Such is the 100% thrill factor of being in the sea with basking sharks, I just had to go back for another look, dragging along my eldest son Henry (Hezzer) even though he would have preferred to be watching the footy even though he should have been doing revision.

We paddled my trusty and ancient Malibu 2 and the pressure was on to find a shark . Just past the now legendary Pedn-men-an-mere point there were thousands of grey mullet packed so tightly together you couldn’t see the water between them and forming great grey/brown patches on the sea.

Mucho mullet usually means basking shark and there in front of us was the dorsal and tailfin of a whopper, so far apart Hezzer presumed it had to be two sharks. A good 20 ft long.

OK , I know I panned the snorkeller watching the shark the other day but I just had to give it a go and leapt into the water (nearly tipping Hezzer in) armed with snorkel, mask and camera.

I know you are not supposed to approach basking sharks but you really don’t have to because they tend to zigzag over the same patch and have a bit of a nosy tendency to come and have a look at kayaks and oafs bobbing around in the water. So you just have to sit and wait. The water was thick with plankton so visibility wasn’t great but the shark obliged with an ultra close swim past ,but nearly clubbed me with its tail:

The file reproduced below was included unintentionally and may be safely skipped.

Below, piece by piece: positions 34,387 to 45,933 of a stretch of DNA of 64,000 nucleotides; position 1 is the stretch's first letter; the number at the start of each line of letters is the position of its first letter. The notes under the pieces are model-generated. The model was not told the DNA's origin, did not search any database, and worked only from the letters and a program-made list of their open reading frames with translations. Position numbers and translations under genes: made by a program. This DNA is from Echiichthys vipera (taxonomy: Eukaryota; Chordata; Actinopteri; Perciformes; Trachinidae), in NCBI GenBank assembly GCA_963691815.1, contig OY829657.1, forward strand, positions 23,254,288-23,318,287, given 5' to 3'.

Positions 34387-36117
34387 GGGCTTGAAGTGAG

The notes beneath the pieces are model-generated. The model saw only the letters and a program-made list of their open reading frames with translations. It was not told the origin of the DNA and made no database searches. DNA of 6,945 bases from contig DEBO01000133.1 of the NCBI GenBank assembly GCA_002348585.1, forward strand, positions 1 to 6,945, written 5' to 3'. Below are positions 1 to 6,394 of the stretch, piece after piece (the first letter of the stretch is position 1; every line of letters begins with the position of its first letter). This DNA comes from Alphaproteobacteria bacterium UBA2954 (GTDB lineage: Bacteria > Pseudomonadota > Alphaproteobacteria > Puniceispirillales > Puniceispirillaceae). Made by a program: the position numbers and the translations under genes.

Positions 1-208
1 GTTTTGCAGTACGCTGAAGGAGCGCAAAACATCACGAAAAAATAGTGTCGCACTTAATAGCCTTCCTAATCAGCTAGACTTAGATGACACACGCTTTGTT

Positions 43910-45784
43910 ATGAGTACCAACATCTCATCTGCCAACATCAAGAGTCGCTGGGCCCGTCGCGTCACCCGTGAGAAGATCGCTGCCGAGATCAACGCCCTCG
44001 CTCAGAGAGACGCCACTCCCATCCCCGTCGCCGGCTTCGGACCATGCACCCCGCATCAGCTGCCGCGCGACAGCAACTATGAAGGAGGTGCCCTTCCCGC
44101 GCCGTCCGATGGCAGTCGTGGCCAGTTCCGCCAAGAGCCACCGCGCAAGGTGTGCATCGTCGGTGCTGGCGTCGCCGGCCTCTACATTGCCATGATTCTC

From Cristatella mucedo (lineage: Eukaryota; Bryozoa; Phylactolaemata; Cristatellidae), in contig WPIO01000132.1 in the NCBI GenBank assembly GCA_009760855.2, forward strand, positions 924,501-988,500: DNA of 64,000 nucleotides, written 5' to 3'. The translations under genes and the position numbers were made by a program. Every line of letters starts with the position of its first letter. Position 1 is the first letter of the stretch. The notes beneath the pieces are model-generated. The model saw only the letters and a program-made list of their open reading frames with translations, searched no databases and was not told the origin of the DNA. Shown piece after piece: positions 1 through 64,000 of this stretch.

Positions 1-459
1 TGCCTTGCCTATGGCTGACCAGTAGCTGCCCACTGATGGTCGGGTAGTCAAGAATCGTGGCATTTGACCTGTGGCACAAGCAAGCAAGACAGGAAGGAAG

phew that was close

Hezzer controlled the mothership and narrowly avoided being tipped out again when I wallowed back onto the kayak like a harpooned seal.


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